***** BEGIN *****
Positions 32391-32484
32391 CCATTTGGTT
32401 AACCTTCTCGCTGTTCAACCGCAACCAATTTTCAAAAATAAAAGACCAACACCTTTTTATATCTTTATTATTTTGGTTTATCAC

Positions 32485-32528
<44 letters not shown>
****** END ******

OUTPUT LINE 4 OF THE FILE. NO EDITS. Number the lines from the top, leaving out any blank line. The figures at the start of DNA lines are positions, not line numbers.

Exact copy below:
Positions 32485-32528